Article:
Walmart is testing out a new kitchen robot assistant named "Flippy" at its Bentonville, Arkansas headquarters in order to see if it might make for a valuable team member in its in-store delis, according to Yahoo! Finance.
While Flippy had somewhat of a rocky start at a Pasadena, California burger joint - having to be taken offline after its human co-workers couldn't prepare patties fast enough, the robot has had more recent success flipping 17,000 pounds of chicken tenders and tater tots at Dodger Stadium in Los Angeles.
"Walmart saw what we were doing and said, ‘Could you bring Flippy from Dodgers Stadium to our Culinary Institute?" said Miso Robotics CEO David Zito.
Yahoo Finance visited Flippy to see it in action at Walmart’s Culinary Institute and Innovation Center.
The way it works is Flippy automates the frying process for many of the items served in the deli, including chicken tenders, mozzarella sticks, and potato wedges. -Yahoo! Finance
Highlight: Exclusive: @SallyPancakes reports that Walmart is testing an "autonomous robotic kitchen assistant" at its Bentonville, Arkansas headquarters. Walmart is "evaluating the technology to see whether or not Flippy can fit in its deli counter." https://t.co/ObzMOMFjVy pic.twitter.com/6LpKpo9K6t— Yahoo Finance (@YahooFinance) December 10, 2018
The way Flippy would work at Walmart is that an associate would place a frozen product on a rack, which Flippy would then identify and pick up using visual recognition technology. Flippy then "agitates" a basket of frying food to ensure even cooking, after which the robot will move the basket to a drip rack.
After a human tests the food's internal temperature, the associate can season it before it's placed in the hot food display case.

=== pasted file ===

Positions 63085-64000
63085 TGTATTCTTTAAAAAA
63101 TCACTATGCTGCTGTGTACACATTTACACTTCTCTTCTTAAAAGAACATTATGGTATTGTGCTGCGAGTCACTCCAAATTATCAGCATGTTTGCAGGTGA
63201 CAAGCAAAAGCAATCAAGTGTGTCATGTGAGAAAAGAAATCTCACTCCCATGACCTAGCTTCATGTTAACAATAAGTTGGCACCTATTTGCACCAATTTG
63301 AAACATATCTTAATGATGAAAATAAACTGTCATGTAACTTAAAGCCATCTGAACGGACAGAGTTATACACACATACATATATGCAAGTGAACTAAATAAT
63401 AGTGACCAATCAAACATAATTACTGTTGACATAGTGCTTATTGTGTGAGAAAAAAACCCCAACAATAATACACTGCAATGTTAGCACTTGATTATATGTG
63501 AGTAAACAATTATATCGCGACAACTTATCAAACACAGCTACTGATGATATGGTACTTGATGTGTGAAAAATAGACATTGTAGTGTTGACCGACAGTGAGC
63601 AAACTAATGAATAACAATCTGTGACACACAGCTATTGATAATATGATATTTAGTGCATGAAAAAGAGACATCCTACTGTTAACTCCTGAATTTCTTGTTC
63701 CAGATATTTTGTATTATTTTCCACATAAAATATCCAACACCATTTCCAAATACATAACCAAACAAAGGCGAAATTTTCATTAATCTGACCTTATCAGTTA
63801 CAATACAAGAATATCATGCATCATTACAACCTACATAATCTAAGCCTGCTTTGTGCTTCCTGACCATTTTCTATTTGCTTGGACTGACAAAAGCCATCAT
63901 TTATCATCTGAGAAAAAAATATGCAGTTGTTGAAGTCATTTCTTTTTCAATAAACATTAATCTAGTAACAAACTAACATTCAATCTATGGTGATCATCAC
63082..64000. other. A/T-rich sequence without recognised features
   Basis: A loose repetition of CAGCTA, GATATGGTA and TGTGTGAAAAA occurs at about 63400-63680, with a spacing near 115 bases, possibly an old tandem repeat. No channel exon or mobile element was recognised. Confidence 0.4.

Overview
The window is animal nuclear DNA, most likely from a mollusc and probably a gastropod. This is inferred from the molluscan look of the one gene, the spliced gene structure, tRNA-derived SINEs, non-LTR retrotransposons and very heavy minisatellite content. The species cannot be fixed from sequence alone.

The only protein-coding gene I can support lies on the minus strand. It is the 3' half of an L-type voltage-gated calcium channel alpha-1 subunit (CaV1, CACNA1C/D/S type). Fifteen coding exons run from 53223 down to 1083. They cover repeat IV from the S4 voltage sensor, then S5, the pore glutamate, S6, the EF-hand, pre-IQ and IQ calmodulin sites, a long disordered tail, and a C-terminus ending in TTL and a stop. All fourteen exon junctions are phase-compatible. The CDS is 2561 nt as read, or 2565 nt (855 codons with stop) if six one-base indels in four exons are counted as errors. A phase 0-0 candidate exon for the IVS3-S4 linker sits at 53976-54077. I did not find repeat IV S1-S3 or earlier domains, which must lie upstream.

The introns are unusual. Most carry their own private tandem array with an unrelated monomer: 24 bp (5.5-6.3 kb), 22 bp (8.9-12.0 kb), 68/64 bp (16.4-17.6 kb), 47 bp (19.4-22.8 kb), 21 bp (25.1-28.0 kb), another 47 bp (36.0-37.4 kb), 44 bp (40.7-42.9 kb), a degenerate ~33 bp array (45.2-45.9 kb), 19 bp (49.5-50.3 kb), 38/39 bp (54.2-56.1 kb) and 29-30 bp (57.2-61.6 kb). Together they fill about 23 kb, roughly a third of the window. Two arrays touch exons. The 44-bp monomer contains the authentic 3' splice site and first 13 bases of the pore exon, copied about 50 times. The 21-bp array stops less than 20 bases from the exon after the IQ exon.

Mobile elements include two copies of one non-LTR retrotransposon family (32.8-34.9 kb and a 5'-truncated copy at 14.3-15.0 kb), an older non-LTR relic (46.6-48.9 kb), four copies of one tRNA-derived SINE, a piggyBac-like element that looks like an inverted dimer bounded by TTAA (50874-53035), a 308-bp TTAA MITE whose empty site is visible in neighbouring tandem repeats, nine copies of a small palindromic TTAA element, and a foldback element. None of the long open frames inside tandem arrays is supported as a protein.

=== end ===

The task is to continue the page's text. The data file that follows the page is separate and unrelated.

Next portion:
"If you think about commercial kitchens, they really are micro-manufacturing facilities. And yet, they are some of the hardest conditions for people to work in," said Zito. "Our whole thing is not about job replacement, right. You hear this over and over again. Automating food is very difficult. Ask any chef. Their goal is to try to faithfully reproduce that delicious recipe that they unlocked once. And in software we do that all day long, we make an app, it’s great, and everyone gets the same experience over and over again. With food, you crack that code once, and you get that flavor that’s so great and then it’s so hard to faithfully reproduce it. What we want to do is assist the hardworking linemen cooks and chefs in America with tools to give them the ability to faithfully reproduce while taking the burden off some of these more repetitive and mundane tasks."
While Flippy is advertised as an "extra set of hands," it's also much cheaper - with a one-time cost to purchase and minimal ongoing maintenance, Walmart and other employers won't have things like pesky Social Security and Medicare tax, federally mandated breaks, or liability insurance. That is, until Flippy becomes sentient and decides to get revenge on his human slave masters.
Flippy, meanwhile, isn't the only game in town. A Japanese convenience store chain, Lawson, has installed 5-foot-tall robot which can cook "gyoza" dumplings and other items for its customers, according to NHK.
Customers who order the bite-sized chicken at the counter receive a package that is placed in the box-shaped robot. Cooking takes about 1 minute.
Lawson officials say fried chicken and other hot food sell well during winter, but that sometimes stores cannot prepare enough due to the worker shortage.
The officials say Lawson stores nationwide use about 40 thousand tons of chicken to make about 2 billion pieces of fried chicken annually. They plan to install cooking robots at other stores. -NHK
Lawson President Sadanobu Takemasu has pointed to labor shortages as a serious problem in Japan, and said that his company needs to use the robots to maintain efficient store operations.